Autism Research: Feb 7, 2014 Week in Review

adn-icon-298x300Autistic brains overactive at rest

Case Western University teamed up with neuroscientists from the University of Toronto to find a groundbreaking new piece of information in the autism puzzle. The team of scientists found that brains of children having autism produce a whopping 42% more information while resting than the average child. The researchers went ahead to suggest that this might be the reason why they withdraw into a shell and are emotionally detached from people and their environment. The study was published in the journal Frontiers in Neuroinformatics and even had numbers measuring the connectivity of the brain and the amount of introspection in the children.

For a more in depth discussion of this research and other related studies read yesterday’s article from Autism Daily Newscast, “Study Shows Autistic Brain More Active at Rest

Oxytocin might control autism expression

A new study has found that oxytocin might be responsible for expression of autism symptoms. A team of researchers led by Yehezkel Ben-Ari at the Mediterranean Institute of Neurobiology has made a finding that might change the entire way autism is treated. Published in the journal Science,  the study observed mice brain models of autism and found that the chloride levels are elevated in the neurons and remain so right both before and after birth. They also found that oxytocin, the love hormone, brings about a reduction in the chloride levels during birth in typical human babies and in mice. Researchers had earlier found that using a diuretic in children having autism, the chloride levels of neurons could be reduced and this helped the symptoms. With this study, it can be inferred that, the chloride levels, which are normally bought under control by oxytocin in typical children, remain high post-birth in children with autism, leading to manifestation of its symptoms.

With this study, a new path has been paved for the use of diuretics to bring down elevated pre-natal neuron chloride levels in babies to prevent or correct autistic traits. 

 Failing microglial trimming might be causing autism, study shows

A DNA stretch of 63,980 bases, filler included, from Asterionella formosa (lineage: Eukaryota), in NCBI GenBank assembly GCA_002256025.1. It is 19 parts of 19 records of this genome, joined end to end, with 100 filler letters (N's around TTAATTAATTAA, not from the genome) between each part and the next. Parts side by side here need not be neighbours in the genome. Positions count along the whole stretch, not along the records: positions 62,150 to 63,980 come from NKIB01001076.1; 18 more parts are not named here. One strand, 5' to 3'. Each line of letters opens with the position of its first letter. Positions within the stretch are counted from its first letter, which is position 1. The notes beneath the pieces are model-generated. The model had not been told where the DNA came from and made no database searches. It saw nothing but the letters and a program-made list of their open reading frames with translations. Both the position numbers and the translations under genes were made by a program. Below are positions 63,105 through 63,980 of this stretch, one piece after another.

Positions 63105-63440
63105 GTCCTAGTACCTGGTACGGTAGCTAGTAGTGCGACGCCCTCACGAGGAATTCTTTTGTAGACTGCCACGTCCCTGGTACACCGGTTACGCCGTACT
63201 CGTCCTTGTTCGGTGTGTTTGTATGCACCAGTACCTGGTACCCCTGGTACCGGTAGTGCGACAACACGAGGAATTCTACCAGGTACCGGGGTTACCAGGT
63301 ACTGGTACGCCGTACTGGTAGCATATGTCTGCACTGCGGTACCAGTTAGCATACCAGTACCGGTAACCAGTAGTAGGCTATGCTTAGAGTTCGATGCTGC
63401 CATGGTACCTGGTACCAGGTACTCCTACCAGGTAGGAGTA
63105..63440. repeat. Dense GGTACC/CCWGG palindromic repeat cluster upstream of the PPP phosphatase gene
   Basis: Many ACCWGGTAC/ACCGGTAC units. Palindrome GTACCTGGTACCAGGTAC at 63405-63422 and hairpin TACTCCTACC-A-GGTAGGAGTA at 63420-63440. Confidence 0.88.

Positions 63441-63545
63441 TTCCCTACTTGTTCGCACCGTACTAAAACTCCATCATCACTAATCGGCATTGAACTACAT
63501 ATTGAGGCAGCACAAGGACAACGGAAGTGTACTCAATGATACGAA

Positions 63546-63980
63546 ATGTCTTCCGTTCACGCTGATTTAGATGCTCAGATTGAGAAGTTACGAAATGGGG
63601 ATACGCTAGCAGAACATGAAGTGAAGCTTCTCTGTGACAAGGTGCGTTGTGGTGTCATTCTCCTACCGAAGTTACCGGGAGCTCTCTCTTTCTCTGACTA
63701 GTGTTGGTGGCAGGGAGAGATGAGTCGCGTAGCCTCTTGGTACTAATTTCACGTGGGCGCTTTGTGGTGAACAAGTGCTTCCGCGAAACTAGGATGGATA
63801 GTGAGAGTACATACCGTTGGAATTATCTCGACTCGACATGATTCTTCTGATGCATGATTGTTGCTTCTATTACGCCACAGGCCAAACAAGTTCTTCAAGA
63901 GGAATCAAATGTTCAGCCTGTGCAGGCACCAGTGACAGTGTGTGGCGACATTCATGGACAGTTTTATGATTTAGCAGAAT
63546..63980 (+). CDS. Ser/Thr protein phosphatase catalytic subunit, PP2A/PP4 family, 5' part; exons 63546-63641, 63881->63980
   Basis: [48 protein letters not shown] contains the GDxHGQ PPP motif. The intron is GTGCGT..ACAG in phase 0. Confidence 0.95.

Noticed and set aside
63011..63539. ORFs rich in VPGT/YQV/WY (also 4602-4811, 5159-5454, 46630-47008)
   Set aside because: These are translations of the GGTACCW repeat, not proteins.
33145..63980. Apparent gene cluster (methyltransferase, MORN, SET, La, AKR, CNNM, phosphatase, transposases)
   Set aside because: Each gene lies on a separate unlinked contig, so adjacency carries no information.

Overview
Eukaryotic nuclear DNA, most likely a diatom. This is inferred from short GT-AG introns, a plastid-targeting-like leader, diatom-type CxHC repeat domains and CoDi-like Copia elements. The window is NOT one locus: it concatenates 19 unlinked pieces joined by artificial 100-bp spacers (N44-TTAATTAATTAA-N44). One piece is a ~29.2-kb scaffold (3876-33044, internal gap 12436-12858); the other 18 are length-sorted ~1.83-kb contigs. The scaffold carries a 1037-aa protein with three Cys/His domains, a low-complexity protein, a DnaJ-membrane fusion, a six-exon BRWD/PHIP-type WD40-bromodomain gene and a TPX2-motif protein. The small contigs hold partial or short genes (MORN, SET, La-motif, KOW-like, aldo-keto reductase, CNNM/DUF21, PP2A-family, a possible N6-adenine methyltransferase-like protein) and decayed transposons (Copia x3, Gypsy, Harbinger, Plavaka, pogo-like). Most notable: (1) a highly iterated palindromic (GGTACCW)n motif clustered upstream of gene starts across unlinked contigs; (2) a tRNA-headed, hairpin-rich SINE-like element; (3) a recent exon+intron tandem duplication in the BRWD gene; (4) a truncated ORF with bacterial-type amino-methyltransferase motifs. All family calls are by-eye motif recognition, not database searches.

Researchers from the European Molecular Biology Laboratory, Italy, IIT, Rovereto and La Sapienza University, Rome have identified that autism might be the result of failure of actions of certain brain cells called microglia. Microglia are part of the connective tissues of the brain and their failure to ‘trim connections between neurons’ might be producing the reduced functional connectivity that is noticed on people living with autism. Published in the journal Nature Neuroscience, the researchers found that mice with lesser microglia had weaker neuronal connectivity and poorer communication between the various regions of the brain.

 Birth complications hike risk for autism

A shocking new clinical study has found that complications that occur during delivery like brain hemorrhage and respiratory distress, in premature babies, might be contributing to an elevated chance of developing autism later. The study published in The Journal of Pediatrics  studied almost 200, 000 premature infants and found that the risk rate of autism increased with each week short of the 37 week term gestation period. The prevalence of autism amongst children born after full term (37-41 weeks) is about 1.2% while it is 2% for those born between 27-33 weeks and 4% for those under 27 weeks.

This study brings to light how not just genetics, but merely completing a full-term of pregnancy is so very important in the normal growth and development of a child.